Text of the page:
Lutz Pfannenstiel interview

    The goalkeeper who gave up Bayern Munich for the Crazy Gang, Bradford and a whirlwind trawl across continents
    Pete Jenson: Popular Jürgen Klopp can reignite Borussia Dortmund’s season with visit to Bayern Munich

    Pete Jenson's a Different League

    Popular Klopp can reignite Dortmund’s season with visit to Bayern
    John Cantlie video proves that Isis expects victory in Kobani

    Cantlie video proves that Isis expects victory in Kobani

    The use of the British hostage demonstrates once again the militants' skill and originality in conducting a propaganda war, says Patrick Cockburn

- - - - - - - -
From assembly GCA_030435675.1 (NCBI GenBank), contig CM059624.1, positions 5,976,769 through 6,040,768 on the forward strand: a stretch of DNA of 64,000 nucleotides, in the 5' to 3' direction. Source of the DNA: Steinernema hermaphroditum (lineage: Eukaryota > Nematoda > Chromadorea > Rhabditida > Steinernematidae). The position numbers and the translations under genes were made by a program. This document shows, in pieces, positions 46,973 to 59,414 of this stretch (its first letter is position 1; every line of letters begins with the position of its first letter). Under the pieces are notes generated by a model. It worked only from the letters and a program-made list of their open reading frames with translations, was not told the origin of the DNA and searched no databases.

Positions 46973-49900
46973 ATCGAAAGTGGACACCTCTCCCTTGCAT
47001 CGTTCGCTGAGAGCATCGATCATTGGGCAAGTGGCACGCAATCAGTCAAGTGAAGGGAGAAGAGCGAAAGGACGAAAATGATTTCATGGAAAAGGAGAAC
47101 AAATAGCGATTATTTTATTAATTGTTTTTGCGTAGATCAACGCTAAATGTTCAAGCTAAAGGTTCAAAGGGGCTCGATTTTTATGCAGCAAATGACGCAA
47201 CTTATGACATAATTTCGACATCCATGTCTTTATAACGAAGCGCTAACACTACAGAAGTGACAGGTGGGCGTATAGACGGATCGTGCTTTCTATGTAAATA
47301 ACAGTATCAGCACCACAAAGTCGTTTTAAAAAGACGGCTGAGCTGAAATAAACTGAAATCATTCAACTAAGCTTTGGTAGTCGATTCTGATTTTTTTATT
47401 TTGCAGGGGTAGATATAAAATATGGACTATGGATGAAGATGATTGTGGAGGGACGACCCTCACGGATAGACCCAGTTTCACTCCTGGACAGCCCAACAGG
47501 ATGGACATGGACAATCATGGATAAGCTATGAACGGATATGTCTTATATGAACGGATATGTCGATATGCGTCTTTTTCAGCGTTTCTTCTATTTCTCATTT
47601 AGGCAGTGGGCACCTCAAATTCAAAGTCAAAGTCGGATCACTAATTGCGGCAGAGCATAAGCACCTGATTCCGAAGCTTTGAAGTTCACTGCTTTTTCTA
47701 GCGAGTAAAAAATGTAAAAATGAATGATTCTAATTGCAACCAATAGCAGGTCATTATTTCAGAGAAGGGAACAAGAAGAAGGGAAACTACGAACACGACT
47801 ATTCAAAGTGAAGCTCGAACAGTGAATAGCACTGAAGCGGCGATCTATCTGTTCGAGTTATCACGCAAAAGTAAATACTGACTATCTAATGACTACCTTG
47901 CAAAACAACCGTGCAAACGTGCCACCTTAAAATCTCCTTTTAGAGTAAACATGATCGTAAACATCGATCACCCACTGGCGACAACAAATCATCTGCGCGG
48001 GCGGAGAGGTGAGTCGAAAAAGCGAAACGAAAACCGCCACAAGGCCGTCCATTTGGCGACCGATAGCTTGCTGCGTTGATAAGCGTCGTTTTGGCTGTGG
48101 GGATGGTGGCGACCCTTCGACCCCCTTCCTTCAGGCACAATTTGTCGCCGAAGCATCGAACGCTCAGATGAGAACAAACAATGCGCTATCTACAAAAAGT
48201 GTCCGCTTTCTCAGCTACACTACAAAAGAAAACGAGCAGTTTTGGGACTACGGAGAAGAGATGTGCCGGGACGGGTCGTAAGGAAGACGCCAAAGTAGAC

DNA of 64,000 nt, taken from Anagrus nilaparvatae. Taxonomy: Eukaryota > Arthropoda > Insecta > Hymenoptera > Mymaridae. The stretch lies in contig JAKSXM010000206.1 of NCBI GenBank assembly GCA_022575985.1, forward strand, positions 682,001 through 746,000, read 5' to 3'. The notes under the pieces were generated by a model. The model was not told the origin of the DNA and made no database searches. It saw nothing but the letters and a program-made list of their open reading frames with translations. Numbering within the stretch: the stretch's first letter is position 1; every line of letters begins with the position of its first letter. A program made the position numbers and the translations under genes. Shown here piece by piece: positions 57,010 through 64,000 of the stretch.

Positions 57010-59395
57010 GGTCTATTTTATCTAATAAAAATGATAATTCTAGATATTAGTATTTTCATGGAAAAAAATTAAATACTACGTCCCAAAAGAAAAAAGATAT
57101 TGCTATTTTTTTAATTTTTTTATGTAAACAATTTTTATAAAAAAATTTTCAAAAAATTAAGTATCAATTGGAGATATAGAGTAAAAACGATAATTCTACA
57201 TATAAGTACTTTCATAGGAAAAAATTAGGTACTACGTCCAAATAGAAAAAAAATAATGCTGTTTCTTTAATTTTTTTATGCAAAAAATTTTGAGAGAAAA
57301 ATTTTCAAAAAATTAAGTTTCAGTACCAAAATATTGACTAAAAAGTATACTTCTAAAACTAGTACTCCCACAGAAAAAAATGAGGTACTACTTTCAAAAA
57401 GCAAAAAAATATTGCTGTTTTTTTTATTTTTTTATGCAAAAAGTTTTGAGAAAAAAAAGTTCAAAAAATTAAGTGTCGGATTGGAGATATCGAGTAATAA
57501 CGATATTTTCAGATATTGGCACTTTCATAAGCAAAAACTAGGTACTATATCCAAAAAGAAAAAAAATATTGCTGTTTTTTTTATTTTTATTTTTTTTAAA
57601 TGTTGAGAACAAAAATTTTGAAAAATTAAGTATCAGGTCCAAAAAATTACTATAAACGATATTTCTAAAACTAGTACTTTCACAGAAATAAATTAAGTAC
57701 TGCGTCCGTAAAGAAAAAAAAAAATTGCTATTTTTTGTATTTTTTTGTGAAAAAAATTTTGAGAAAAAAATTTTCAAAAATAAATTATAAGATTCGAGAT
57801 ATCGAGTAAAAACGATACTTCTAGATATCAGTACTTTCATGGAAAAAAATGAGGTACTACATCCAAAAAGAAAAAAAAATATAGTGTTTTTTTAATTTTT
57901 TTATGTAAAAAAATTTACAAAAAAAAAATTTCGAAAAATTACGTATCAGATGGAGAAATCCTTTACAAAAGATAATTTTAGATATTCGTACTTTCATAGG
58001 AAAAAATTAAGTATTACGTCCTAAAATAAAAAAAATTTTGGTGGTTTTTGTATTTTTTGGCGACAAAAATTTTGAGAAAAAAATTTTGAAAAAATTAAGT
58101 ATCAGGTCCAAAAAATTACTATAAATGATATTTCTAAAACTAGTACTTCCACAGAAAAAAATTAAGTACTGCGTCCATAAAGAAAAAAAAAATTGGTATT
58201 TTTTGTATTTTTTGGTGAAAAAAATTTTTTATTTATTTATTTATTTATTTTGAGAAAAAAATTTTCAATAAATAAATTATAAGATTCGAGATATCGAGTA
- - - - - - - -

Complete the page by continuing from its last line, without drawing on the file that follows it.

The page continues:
The killer instinct: The man who helps students spot potential murderers

    The killer instinct

    Phil Chalmers travels the US warning students how to spot possible future murderers, but can his contentious methods really stop the bloodshed?
    Clothing the gap: A new exhibition celebrates women who stood apart from the fashion herd

    Clothing the gap

    A new exhibition celebrates women who stood apart from the fashion herd
    Fall of the Berlin Wall: Goodbye to all that - the lost world beyond the Iron Curtain

    The Fall of the Berlin Wall

    Goodbye to all that - the lost world beyond the Iron Curtain